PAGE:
Aggressive cats are sometimes taken less seriously than aggressive dogs (maybe because cats are smaller) and it’s unusual that people seek professional help because of an aggressive cat. However, aggression in cats is not uncommon and it can be a serious problem if you don’t take action. Here’s a few things to be aware of!
Aggression in cats can vary and can develop from fear, a health condition, genetic predisposition, environmental changes or predatory behavior (which requires separate treatment because it is so strong in cats). An overaggressive behavior can make a cat difficult to live with and, as a cat owner, it is important to be aware of the aggressive signs and understand what cats are communicating through their body language.
Signs & body language
Many aggressive signs are accompanied by a fearful body posture and facial expressions. Some common signs of aggression and fear include:
- Showing teeth
- Arched back
- Tail straight up
- Ears pulled back
- Dilated pupils
- Raised hair on the back
- Attacking with claws and teeth
- Attacking another animal around the neck
- Marking a territory by chin-rubbing or spraying
It is very important that you always pay attention to your cat’s body language, especially if you have a child in the house. An aggressive cat can be very dangerous toward children who may not be able to recognize the physical cues that are the warning signs of aggression. Additionally, cat bites and scratches are painful and can transmit disease.
Causes of cat aggression
The different types of aggression are not mutually exclusive and your cat may show more than one type of aggression. These are some of the most common aggressions.
- Eye to Eye contact can ignite cat aggresion. Cats see eye contact as a sign of aggression. Two cats can play happily together then a glance in each other’s eyes can cause a fight. This will often end with the submissive cat running away from the situation but this aggression was caused due to eye to eye contact.
- Cats can show signs of aggression when in pain. If you try to pick up a cat and they bite this can be a sign of a problem. If your cat is acting unusually aggressive or dominant this maybe your cat trying to cover up a medical problem.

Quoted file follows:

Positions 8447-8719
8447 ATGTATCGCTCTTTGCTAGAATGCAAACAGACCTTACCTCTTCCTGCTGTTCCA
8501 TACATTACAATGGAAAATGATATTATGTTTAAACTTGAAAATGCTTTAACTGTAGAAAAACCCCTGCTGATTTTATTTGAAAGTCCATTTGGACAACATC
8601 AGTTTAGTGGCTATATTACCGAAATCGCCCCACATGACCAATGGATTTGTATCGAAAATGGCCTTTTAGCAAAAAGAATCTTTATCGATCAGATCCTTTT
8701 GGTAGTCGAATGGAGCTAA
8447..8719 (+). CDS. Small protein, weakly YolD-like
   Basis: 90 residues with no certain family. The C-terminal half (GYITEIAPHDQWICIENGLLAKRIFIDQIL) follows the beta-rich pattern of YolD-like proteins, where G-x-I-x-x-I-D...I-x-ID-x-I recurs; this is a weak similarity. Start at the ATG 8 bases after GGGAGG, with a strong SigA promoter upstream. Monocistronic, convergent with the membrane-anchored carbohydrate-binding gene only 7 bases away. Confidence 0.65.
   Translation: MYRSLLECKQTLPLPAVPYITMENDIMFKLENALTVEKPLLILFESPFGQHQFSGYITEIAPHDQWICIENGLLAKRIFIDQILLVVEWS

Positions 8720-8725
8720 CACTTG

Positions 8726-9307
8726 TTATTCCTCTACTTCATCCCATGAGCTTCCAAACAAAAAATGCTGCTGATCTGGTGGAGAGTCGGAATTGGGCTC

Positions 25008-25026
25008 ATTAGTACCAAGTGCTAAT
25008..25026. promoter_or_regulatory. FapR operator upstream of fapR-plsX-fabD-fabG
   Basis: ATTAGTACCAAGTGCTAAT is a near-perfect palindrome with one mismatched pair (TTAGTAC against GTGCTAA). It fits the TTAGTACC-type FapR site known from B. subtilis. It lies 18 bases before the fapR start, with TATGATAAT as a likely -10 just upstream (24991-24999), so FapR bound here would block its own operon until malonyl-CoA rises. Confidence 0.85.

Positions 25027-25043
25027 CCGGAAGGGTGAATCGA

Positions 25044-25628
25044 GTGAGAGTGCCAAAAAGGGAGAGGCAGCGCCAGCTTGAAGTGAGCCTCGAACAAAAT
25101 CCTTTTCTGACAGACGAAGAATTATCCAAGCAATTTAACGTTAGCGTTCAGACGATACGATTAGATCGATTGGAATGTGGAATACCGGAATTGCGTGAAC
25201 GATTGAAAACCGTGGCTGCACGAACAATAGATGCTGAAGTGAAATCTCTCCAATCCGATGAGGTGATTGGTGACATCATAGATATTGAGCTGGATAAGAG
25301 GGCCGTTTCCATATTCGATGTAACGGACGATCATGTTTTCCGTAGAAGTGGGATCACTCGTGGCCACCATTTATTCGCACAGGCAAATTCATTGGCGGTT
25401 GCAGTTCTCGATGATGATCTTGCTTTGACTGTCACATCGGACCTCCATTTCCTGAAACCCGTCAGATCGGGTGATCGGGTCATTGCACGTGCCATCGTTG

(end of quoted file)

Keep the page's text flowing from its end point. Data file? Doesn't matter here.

- Cats can show signs of aggression when they are suffering mental trauma. This could be an incident that has happened that you do not know about.
- Cats can show aggression while playing with life like toys. This is quite natural and simulates natural characteristics in the wild.
- Territorial aggression. Many types of animals strive to keep out other individuals from their territory, and cats are no exception. Cats are actually one of the most territorial of animals, sometimes even more so then dogs. No matter if they are indoor or outdoor, cats will be territorial. Territorial aggression normally starts when a cat reaches adult hood (1-2 years of age) but can also be present in kittens. Should they see another cat, dog, bird or other animal in their territory they can become upset. In these situations your feline friend may transfer his aggression out on you or other pets.
How to handle the aggression
Some types of aggression are caused by environmental or territorial issues, but because aggression may be caused by a medical problem, you should always take your cat to the vet, who will perform a physical examination. A medical workup is essential for all aggressive cats. Some cats behave aggressively because of a medical condition or complication. Certain medications can alter mood and affect your cat’s susceptibility to aggression. Even diet has been implicated as a potential contributing factor as some commercial foods have cerials and grains that in rare incidences can cause different behaviour problems in the cat. If a medical problem is detected, it’s important to work closely with a professional to give your cat the best chance at improving.
Do you have any experience with an aggressive cat? Please share your story or good advice.